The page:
From the Archives: Carpenter’s Pond AKA Old Slippery: Ice Skating Atop the Palisades
By Tom Meyers January 18, 2015
The Borough of Fort Lee opened the door to the past in a grand way this month – the ice skating rink in the Palisade Interstate Park along Hudson Terrace behind the Fort Lee High School has been refurbished and opened for the first time in almost four decades. The borough has a 99-year lease with the Palisade Interstate Park, which allows the borough to access the PIP parks in Fort Lee including the one on Hudson Terrace. Many people born in the Coytesville section of Fort Lee, including myself, have fond memories of skating at this site in the 1960’s and 1970’s before it was closed. Thanks to Mayor Mark Sokolich, the borough council and the General Services department under Mike Maresca, this skating rink is open for business. When the green flag flies feel free to skate until 10 PM. There are new lights and as the Mayor promised on its opening day, if enough citizens use the rink next year we can add other elements to it to make it a first class winter recreational facility for children and adults alike.
History always is visible if we look close enough and thanks to our friends at the Palisade Interstate Park and their archive of photos they post on their face book page we can reconnect to the another ice skating rink in Fort Lee which dates to 1917 – Carpenter’s Pond. Carpenter’s pond was originally one and a half acres in size. Over the decades thousands of Fort Lee kids and adults alike skated the winters away from the eras of skating stars Sonja Henie to Peggy Fleming.
The last heyday of this magical skating oasis was the 1960’s into the early 1970’s when local legend Bunty Hill, then in his 60’s and 70’s, taught us how to skate on this frozen pond atop his beloved Palisades, sometimes called Old Slippery by himself. In the summers of my youth we as the kids from Coytesville used to walk down the Thousand Steps, head south along the trails and past remnants of the beaches of the Hudson River. We would walk under the bridge and in the haze of the summer sun we spied the shadowy figure of a barrel chested Paul Bunyan doing his calisthenics on his dock at the boat launch on Hazards Beach. As we shouted at him and ran to join Bunty on his dock he greeted us with a shout of “Hi Pals, where’s the action???” Soon thereafter he would have us doing fancy dives he taught us off his dock and into the green, brown, murky and salty Hudson River of the 1960’s. What a childhood, swimming with a view of the George Washington Bridge above us standing out like a giant colossus and the mystical Manhattan skyline in the distance. We were caught between two worlds but happy in the world we knew, that of the river, our river, and our pal Bunty Hill. Bunty was a lifeguard first at that very Hazards Beach from the 1910’s through 1931 and the opening of the GWB. Thereafter Bunty was lifeguard at Palisades Amusement Park until his retirement. Once retired he spent his summer days at his dock. Winter was spent hiking the trails above and below the cliffs. And winter also was skating at Carpenter’s Pond. Bunty would lace up his skates and teach us how fancy moves, much as he taught us how to swim, with tons of encouragement and laughs.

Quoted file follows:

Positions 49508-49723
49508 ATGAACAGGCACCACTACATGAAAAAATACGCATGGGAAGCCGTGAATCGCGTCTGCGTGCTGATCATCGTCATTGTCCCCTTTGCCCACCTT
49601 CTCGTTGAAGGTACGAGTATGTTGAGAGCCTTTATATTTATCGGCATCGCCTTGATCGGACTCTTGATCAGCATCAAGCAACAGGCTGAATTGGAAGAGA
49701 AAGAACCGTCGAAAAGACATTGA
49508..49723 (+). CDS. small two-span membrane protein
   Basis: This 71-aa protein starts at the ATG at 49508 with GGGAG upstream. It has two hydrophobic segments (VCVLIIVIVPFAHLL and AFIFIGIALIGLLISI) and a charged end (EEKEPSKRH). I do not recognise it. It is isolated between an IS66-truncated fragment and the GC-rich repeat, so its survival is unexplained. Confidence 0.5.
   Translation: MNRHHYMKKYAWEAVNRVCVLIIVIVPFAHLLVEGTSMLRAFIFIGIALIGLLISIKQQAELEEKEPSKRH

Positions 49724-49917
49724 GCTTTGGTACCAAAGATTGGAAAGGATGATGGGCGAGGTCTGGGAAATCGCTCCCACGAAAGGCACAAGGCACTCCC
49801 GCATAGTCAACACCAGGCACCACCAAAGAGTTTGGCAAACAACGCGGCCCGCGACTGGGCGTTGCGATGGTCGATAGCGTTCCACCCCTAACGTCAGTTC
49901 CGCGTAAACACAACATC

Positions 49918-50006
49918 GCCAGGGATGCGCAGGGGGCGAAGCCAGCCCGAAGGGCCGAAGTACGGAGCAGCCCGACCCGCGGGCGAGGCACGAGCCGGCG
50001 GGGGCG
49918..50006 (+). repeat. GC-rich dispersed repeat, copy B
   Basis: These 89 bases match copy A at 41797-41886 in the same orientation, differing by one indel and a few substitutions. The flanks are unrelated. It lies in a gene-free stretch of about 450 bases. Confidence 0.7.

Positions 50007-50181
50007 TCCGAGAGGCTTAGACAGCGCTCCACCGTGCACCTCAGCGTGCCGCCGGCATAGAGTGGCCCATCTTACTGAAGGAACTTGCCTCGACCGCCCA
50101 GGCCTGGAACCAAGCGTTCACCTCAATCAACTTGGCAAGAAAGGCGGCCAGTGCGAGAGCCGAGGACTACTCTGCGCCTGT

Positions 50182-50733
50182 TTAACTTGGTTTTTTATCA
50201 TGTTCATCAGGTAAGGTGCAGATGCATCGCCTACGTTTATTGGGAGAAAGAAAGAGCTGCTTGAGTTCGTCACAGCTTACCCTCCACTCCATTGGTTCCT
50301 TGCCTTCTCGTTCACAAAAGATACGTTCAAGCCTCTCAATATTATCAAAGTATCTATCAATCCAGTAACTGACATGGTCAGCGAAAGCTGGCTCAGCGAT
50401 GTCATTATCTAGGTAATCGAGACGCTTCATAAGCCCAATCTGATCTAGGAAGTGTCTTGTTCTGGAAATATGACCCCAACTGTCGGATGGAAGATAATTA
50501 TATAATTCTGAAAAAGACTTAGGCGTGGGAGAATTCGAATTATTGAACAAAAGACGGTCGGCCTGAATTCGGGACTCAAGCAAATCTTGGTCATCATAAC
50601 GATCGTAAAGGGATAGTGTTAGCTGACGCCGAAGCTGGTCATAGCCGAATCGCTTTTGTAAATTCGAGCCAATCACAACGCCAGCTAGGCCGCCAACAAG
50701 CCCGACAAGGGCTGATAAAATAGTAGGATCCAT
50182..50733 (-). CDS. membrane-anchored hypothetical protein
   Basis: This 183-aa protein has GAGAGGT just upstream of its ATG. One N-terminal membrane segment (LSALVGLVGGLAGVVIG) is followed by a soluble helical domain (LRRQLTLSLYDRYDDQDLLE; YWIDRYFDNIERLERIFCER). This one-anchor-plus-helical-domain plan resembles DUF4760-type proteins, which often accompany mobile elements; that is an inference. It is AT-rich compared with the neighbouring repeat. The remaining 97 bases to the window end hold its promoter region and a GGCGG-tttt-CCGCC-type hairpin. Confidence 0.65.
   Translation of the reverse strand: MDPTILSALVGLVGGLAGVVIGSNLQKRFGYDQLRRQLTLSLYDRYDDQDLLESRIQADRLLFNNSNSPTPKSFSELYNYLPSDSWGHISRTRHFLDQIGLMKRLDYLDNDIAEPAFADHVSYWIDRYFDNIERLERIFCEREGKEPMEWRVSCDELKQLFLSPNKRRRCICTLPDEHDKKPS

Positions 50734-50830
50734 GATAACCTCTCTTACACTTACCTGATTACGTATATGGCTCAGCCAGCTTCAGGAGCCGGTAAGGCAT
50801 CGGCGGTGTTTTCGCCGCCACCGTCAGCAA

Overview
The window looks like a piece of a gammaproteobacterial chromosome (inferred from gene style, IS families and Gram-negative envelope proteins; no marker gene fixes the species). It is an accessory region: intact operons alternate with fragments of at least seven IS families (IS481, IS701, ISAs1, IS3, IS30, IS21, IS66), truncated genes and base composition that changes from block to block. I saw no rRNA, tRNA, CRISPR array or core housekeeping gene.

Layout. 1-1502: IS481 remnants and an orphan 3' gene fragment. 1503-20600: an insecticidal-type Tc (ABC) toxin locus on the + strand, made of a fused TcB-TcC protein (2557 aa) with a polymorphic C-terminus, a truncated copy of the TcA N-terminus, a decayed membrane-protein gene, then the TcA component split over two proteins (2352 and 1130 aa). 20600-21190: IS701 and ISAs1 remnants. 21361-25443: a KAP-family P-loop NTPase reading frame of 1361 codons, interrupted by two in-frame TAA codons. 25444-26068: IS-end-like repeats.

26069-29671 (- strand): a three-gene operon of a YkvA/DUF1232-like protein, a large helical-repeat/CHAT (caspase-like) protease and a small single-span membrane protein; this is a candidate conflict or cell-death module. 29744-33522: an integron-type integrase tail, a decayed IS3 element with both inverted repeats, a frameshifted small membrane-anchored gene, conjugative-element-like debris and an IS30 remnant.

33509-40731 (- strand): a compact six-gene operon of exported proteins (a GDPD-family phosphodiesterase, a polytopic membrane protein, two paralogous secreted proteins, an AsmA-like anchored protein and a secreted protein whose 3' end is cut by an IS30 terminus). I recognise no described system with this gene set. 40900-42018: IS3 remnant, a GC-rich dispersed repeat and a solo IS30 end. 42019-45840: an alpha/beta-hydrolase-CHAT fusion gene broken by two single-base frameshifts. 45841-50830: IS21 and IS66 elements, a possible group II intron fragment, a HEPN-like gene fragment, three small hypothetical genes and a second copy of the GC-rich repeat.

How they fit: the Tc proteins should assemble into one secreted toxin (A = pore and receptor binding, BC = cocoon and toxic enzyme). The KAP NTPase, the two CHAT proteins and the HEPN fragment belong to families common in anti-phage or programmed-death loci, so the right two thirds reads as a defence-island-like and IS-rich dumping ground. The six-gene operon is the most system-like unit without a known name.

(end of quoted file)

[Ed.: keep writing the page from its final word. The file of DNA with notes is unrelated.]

So as we enjoy the newly reopened skating rink behind Fort Lee High School, let’s recall a skating rink from the past atop the Palisades…and if you decide to hike up there don’t be surprised if your not transported back in time to see a vision of Bunty skating and beckoning you to join him for a bit.
The Fort Lee Museum will be closed during the month of February to set up for our next exhibit: Fox Studio Centennial 1915-2015: From Fort Lee To Century City.
Fort Lee Historical Society 309 Main Street,Fort Lee NJ,US,07024